Minn. Stat. sec. 480A.08, subd. 3 (1996).
STATE OF MINNESOTA
IN COURT OF APPEALS
Scott C. Montgomery, et al.,
Filed June 2, 1998
Ramsey County District Court
File No. C4-96-7267
John L. Lindell, Halstad and Larson, PLC, 3535 Vadnais Center Drive, Suite 130, St. Paul, MN 55110 (for appellants)
John E. Daubney, Daubney Law Office, 500 Degree of Honor Building, 325 Cedar Street, St. Paul, MN 55101 (for respondent)
Considered and decided by Crippen, Presiding Judge, Davies, Judge, and Harten, Judge.
Homeowners appeal from summary judgment for subcontractors in subcontractor's mechanic's lien foreclosure action. We affirm and remand.
On July 23, 1996, Linoleum served a complaint for mechanic's lien foreclosure on the Montgomerys and Tarlizzo. The Montgomerys answered, and both parties moved for summary judgment. On December 6, 1996, the district court entered default judgment against Tarlizzo, and ordered a money judgment for Linoleum against the Montgomerys personally.
On September 15, 1997, Linoleum moved for foreclosure of its mechanic's lien and sale of the premises. The district court ruled for Linoleum, ordering a $891 judgment lien against the property, a sheriff's sale of the property, and $400 attorney fees. The Montgomerys appeal.
We review de novo a trial court's jurisdiction to issue an order. Frost-Benco Elec. Ass'n v. Minnesota Pub. Utils. Comm'n, 358 N.W.2d 639, 642 (Minn. 1984).
The Montgomerys contend that once the 90-day appeal period expired from the December 6, 1996, summary judgment, the district court lost jurisdiction in the action. The Montgomerys therefore argue that Linoleum could not obtain relief through its foreclosure motion. We disagree.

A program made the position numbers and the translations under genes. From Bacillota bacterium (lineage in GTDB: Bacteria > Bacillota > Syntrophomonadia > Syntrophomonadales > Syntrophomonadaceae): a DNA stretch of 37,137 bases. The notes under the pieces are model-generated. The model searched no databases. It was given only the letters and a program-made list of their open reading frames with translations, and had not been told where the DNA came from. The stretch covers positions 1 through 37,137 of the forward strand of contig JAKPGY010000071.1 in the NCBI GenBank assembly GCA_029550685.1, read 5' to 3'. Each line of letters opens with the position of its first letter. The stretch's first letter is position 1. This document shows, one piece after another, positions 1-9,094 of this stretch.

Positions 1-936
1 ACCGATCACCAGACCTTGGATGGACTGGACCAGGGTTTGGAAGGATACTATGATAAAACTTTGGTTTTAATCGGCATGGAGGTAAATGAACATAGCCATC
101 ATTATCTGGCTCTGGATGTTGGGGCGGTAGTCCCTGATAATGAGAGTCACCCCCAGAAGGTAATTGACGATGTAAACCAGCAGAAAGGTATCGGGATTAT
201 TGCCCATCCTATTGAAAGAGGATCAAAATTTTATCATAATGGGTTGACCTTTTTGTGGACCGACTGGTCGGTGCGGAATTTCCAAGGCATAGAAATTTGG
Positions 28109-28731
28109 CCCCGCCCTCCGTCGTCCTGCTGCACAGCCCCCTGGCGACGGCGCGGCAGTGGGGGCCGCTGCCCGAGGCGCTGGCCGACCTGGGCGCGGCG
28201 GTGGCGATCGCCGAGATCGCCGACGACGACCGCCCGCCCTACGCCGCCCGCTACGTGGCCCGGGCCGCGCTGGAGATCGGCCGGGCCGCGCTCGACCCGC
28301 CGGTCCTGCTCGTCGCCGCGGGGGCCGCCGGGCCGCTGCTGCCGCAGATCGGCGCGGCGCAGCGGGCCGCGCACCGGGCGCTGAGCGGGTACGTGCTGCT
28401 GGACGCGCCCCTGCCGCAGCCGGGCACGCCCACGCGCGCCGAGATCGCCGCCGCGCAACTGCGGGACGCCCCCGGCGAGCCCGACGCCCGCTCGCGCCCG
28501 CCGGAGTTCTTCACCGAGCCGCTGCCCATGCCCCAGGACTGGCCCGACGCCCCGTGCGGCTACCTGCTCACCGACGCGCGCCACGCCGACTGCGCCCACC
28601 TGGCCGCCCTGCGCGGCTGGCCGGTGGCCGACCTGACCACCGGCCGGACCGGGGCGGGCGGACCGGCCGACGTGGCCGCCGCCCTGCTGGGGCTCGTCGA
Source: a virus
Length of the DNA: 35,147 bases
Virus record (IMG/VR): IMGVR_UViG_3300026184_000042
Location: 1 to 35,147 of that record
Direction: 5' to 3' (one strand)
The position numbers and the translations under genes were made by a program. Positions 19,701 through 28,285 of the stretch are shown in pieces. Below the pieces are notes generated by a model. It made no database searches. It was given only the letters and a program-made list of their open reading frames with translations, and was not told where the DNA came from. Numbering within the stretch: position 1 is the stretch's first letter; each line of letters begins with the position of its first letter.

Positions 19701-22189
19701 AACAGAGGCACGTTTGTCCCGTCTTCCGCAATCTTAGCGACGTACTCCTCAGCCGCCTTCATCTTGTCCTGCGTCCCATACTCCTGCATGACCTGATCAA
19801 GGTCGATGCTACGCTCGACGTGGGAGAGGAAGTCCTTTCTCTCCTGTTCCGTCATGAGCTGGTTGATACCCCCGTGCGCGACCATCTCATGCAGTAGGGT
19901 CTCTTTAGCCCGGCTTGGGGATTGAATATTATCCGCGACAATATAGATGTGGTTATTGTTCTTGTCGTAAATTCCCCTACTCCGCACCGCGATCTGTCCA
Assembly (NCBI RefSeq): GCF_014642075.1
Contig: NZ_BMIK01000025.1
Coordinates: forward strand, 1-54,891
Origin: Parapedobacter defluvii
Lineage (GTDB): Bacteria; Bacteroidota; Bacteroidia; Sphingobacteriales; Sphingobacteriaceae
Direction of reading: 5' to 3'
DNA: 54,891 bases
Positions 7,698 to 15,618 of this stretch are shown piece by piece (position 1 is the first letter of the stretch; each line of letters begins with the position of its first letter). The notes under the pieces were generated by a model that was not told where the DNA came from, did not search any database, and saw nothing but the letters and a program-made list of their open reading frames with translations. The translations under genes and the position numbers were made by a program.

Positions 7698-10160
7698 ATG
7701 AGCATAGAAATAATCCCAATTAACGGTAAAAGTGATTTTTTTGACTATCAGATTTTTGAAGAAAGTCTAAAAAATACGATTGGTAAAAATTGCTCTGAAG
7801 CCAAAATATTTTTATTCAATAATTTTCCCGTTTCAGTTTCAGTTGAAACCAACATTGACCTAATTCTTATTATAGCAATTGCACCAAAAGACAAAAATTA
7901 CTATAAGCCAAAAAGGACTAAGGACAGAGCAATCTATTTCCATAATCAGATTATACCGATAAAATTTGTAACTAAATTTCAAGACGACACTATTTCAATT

A party may maintain concurrent actions to recover on the underlying debt and to foreclose on a mechanic's lien. Kenko, Inc. v. Lowry Hill Constr. Co., 392 N.W.2d 18, 21 (Minn. App. 1986), review denied (Minn. Oct. 22, 1996). The district court's ruling on Linoleum's foreclosure motion was not an amendment of the December 12, 1996, summary judgment against the Montgomerys. Instead, the court simply granted Linoleum the statutory means to enforce its claim by foreclosure as Linoleum had requested in its complaint. The district court had jurisdiction to allow Linoleum's mechanic's lien foreclosure motion.
2. Summary Money Judgment
The Montgomerys also assert that if the district court had jurisdiction to rule on Linoleum's foreclosure motion, the summary judgment should be vacated due to lack of contractual privity between the Montgomerys as project owners and Linoleum as a subcontractor. Apparently the Montgomerys did not assert this defense either in responding to Linoleum's motion for summary judgment or within the appeal period thereafter.
In general, a property owner is not liable to a subcontractor for work or materials where the owner is not a party to the contract between the contractor and the subcontractor. Skjod v. Hofstede, 402 N.W.2d 839, 841 (Minn. App. 1987). In Kenko, a subcontractor sought recovery from a contractor, and thus had a contractual basis to establish liability of the contractor, in addition to the mechanic's lien action. 392 N.W.2d at 19. Here, unlike the subcontractor in Kenko, the Montgomerys were not parties to the contract with Linoleum.
We need not consider whether the privity defense remains viable in this appeal, however, because Linoleum cannot lawfully obtain a double recovery through a two-step money judgment/lien foreclosure procedure. We affirm the district court as to its jurisdiction of the foreclosure, but, in order to ensure against double recovery, we remand to the district court with instructions to include in its mechanic's lien foreclosure order confirming sale (or such other contemporary order) a provision declaring that the prior money judgment is automatically satisfied upon the completion of the mechanic's lien foreclosure action.
Affirmed and remanded.
 In its complaint, Linoleum demanded recovery of the debt and foreclosure of its mechanic's lien.